Shrugged Collective

How to build your legacy, with Cory Gregory

Podcast links: iTunesStitcher

Cory Gregory shared his story of rising from coal miner to co-founder of MusclePharm on episode 170 of Barbell Shrugged. If you haven’t heard it, go back and listen. It’s an incredible story, and to be honest, an incredible kick in the ass for those needing some inspiration.

This week on Barbell Business we continue the discussion and share some of the essential daily habits you MUST  cultivate if you want to do big things in business and life.

Here’s a hint – There are no secrets to finding success. No shortcuts. No magic programs. This is something you have to earn with exertion and time. But you can earn it. In fact, do all of the work and you probably will.

Start here with some of Cory’s best lessons.

Found a home away from home @amphardcoregym

A photo posted by cory gregory (@musclepharmpres) on


Who’s got your back? 

Cory is up early every single day. He keeps a seven-day work and training schedule, continuously pushing his body and mind as hard as possible. That’s where the rapid growth and success start, but there’s something you must know.

You can’t do this sort of thing all on your own.

The entrepreneurial path is tough, make no mistake. If you want to exponentially increase your chances, build a team. Enjoy your time with family and lean on them when you need their support. As Cory will tell you, his wife and kids are more than enough to drive and support his vision at MusclePharm.

Prosper through ritual.

You need a morning ritual.  Look around and you’ll find that most business and thought leaders long ago learned to boost and multiply their productivity through daily practice.  You aren’t exceptional, right?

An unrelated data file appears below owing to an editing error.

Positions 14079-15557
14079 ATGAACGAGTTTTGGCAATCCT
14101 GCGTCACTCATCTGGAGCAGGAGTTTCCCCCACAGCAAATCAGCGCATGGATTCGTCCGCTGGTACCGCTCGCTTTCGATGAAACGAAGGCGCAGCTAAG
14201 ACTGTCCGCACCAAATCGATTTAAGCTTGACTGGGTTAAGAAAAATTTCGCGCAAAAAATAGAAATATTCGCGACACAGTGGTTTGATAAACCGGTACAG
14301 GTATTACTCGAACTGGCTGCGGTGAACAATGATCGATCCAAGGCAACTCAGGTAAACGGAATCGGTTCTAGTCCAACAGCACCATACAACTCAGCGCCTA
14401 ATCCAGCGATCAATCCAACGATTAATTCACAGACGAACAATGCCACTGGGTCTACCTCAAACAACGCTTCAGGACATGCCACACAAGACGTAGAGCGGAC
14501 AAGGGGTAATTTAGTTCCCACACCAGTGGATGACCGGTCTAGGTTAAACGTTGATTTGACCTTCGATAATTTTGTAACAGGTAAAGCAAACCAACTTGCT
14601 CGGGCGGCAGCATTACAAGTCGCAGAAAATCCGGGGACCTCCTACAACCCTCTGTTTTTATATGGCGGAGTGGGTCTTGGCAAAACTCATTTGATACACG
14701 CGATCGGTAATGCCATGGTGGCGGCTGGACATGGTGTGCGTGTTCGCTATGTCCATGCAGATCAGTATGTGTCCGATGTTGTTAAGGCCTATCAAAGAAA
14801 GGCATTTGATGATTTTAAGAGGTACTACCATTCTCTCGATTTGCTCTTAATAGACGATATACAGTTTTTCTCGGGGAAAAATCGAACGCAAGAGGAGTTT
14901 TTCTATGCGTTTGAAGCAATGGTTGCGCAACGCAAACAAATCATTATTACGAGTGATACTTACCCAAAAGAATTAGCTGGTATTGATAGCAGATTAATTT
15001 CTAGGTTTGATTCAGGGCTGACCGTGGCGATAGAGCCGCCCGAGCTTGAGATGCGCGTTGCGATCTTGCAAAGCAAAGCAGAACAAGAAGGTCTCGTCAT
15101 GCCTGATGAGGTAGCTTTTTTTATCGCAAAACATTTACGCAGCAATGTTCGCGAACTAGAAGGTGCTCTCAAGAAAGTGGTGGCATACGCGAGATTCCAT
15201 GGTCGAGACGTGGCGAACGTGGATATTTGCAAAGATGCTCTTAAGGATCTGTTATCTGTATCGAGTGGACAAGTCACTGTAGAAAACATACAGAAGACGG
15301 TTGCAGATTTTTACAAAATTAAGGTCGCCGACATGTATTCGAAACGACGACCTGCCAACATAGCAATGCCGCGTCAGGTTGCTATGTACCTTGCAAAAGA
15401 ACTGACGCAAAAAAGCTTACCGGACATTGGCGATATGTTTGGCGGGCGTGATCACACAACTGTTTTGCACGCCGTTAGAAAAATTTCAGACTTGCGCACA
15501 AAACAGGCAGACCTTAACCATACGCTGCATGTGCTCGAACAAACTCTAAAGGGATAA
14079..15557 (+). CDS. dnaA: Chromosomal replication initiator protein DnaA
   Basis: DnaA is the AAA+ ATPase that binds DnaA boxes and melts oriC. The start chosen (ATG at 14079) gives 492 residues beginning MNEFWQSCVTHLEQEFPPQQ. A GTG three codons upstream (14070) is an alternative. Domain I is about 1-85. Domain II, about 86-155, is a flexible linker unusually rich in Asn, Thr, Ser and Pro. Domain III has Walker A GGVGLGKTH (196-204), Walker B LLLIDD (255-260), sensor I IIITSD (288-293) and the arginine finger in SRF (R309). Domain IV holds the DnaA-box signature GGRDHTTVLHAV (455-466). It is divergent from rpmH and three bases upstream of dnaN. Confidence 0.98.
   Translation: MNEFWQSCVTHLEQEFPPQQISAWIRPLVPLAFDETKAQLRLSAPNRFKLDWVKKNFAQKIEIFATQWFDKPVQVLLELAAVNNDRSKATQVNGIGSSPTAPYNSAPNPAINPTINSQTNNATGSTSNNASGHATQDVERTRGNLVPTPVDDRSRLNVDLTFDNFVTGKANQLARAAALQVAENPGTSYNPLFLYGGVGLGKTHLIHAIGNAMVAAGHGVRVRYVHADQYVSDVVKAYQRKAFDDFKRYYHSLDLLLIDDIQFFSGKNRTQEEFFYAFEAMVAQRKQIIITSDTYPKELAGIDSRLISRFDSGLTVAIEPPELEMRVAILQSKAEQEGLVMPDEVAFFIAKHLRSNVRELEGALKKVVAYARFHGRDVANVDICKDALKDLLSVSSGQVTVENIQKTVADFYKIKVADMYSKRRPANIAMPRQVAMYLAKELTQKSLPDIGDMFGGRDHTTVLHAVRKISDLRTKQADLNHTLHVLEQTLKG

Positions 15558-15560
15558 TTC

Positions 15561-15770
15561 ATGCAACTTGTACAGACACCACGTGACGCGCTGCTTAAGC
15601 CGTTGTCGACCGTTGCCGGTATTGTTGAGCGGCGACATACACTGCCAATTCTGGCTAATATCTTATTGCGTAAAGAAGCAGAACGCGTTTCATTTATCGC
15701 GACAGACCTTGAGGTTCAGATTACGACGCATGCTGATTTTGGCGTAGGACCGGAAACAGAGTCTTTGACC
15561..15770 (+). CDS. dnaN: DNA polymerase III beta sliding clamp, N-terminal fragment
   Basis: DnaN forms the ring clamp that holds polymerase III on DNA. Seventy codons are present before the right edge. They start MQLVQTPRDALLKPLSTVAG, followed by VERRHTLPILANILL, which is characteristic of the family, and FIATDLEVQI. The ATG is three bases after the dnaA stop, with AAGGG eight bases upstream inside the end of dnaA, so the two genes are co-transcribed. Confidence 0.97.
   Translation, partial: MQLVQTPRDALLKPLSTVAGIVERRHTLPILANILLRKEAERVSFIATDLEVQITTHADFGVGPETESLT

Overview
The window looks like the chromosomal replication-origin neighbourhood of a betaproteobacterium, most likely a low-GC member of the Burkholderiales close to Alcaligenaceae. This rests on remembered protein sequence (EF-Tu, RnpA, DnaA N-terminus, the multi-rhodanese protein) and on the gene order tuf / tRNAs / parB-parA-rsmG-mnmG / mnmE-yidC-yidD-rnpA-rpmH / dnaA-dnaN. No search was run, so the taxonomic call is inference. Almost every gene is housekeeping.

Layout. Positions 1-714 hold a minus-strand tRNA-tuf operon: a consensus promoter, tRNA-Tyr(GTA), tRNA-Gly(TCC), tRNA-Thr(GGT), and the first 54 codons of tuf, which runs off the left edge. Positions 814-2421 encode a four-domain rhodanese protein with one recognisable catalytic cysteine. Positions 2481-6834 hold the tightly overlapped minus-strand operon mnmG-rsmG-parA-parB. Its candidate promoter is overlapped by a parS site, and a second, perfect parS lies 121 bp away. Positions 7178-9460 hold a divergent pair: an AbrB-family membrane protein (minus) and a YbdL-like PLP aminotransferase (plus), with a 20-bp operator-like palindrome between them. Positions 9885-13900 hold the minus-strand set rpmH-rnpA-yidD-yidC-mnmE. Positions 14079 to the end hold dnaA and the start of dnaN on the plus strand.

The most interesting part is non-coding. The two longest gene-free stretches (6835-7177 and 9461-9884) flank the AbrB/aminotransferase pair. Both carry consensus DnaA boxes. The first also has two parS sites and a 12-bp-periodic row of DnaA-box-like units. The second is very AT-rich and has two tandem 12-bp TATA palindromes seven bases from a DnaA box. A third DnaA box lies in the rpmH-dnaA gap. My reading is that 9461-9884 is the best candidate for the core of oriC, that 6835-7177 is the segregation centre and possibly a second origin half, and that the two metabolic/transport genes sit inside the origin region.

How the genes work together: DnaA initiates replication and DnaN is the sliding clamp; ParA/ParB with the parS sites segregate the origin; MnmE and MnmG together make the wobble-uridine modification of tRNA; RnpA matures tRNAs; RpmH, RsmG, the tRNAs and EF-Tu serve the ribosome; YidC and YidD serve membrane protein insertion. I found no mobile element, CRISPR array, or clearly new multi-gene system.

If Tim Cook, Arnold Schwarzenegger and the Pope all have a morning ritual, so should you! Again, start with Cory as an example and see how this compares to your typical day:

  • Rise between 3:50-4:10 a.m. every day.
  • Train heavy and hard. If you listen to Barbell Shrugged, you’ll know that every session includes tough squats and long lunges.
  • Study hard, too. You pushed your body. Why not also refine and grow your mind? Sit down for a while after your barbell practice. Review your goals for the day. Read. Think about what’s important to you and what you want to accomplish.
  • After a few minutes of quiet, begin your work with a clear agenda and steady, primed mind. That’s the best productivity boost you can possibly experience.

Keep this ritual up daily, monthly and annually, and in just 10 years it will be impossible for anyone to catch you, at least within your business and area of expertise.  That’s the power of daily habit.

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Buy this book.

Get blue collar. 

Cory had very little early on. In fact, on the show he recalled shoveling snow from his trailer park bedroom years ago. That’s right, the ceiling had a giant crack.

When you emerge from those types of conditions you know struggle and discomfort very well. You fear little. And you certainly aren’t turned off by the idea of work, far from it.

As Cory will tell you, the natural thing for a coal-miner is to defer reward and work today. That’s how you build a better future for yourself and your family.